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date: 22 October 2020

Abstract and Keywords

This article examines the Aston Studies, a series of comparative investigations into the sources of organizational structure carried out over the 1960s and 1970s. They were essentially designed to test the notion that organizational structure must in some way fit its operational context, and that these contingent conditions could be ascertained in a universally determinative fashion. The question of ‘fit’ in the Aston exposition of contingency theory has been challenged at a number of levels. The article suggests that the assumption that statistical correlation offers a performative meaning to a relationship, while of evident heuristic value, has come to be questioned in the ideographic critique of some Aston researchers. In this sense, the Aston mission to establish a science of organizational design has been overtaken by applied research in organizational strategy, often driven by relatively limited measures of realized performance and with little concern for its wider social systemic implications.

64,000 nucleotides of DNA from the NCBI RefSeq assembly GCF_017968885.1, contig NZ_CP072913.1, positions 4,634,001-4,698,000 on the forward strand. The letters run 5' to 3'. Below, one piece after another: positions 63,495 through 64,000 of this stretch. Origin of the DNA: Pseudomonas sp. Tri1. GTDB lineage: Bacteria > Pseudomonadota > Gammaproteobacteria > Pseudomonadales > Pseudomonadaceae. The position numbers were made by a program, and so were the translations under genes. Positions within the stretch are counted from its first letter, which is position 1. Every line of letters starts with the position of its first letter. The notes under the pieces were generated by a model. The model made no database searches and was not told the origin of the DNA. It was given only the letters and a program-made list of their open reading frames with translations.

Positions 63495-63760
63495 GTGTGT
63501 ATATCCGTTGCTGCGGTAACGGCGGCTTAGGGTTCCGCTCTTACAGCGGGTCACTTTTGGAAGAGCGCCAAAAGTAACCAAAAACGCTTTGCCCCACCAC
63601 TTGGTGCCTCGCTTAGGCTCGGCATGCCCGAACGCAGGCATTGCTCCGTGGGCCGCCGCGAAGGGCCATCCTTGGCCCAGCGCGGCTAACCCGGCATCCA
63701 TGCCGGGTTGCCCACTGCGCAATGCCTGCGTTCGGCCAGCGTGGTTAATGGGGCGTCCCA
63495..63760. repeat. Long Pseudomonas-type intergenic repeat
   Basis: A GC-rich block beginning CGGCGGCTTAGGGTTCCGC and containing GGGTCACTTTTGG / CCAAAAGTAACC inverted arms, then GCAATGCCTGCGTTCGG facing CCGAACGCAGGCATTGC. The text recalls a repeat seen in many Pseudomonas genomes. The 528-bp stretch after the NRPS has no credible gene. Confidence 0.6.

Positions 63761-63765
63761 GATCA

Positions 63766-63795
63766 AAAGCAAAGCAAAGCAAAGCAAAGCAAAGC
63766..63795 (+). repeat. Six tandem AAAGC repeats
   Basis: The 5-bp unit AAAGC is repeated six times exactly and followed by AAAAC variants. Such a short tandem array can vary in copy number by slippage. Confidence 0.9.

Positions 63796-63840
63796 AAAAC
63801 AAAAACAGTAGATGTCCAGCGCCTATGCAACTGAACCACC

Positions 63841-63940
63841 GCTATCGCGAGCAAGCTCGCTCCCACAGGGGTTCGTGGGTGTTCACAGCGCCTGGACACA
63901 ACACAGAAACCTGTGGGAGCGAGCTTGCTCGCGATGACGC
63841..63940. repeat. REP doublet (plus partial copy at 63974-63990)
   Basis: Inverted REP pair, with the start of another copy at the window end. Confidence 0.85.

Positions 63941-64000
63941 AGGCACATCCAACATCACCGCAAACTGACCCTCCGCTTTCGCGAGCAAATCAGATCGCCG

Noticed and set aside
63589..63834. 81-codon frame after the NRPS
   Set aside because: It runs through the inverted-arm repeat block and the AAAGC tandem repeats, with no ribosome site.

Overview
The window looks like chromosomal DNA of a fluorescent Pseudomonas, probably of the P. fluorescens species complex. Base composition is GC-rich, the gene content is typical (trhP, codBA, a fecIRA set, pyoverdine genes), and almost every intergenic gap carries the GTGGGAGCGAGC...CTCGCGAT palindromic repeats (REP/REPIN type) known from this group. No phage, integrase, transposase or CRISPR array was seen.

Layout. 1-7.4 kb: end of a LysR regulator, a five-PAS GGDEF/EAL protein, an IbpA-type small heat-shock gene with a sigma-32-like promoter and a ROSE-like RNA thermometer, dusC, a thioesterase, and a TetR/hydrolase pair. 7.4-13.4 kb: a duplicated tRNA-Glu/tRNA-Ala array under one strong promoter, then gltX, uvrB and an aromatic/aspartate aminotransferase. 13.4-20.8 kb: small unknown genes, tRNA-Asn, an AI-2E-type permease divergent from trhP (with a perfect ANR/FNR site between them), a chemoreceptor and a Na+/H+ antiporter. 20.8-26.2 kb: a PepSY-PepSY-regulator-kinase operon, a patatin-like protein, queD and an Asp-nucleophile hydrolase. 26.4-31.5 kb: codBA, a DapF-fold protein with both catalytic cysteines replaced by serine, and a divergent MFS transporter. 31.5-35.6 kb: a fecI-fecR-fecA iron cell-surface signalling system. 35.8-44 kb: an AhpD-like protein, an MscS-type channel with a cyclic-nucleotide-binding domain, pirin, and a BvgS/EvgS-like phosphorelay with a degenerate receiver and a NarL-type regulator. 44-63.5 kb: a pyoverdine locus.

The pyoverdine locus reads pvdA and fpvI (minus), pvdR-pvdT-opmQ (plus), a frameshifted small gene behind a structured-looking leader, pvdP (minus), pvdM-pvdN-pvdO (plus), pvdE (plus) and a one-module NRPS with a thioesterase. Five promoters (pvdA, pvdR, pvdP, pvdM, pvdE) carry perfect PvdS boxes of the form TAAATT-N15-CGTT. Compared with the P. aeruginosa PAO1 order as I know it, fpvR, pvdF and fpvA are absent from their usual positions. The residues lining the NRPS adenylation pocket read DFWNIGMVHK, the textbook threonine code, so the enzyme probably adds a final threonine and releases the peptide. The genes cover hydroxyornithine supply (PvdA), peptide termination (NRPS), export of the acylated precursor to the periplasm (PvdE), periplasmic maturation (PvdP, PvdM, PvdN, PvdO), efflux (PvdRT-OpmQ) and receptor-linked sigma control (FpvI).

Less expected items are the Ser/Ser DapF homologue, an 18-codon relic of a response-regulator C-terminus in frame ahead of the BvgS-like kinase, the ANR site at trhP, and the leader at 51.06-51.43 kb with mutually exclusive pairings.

Keywords: Aston research, contingency theory, organizational strategy, organizational structure

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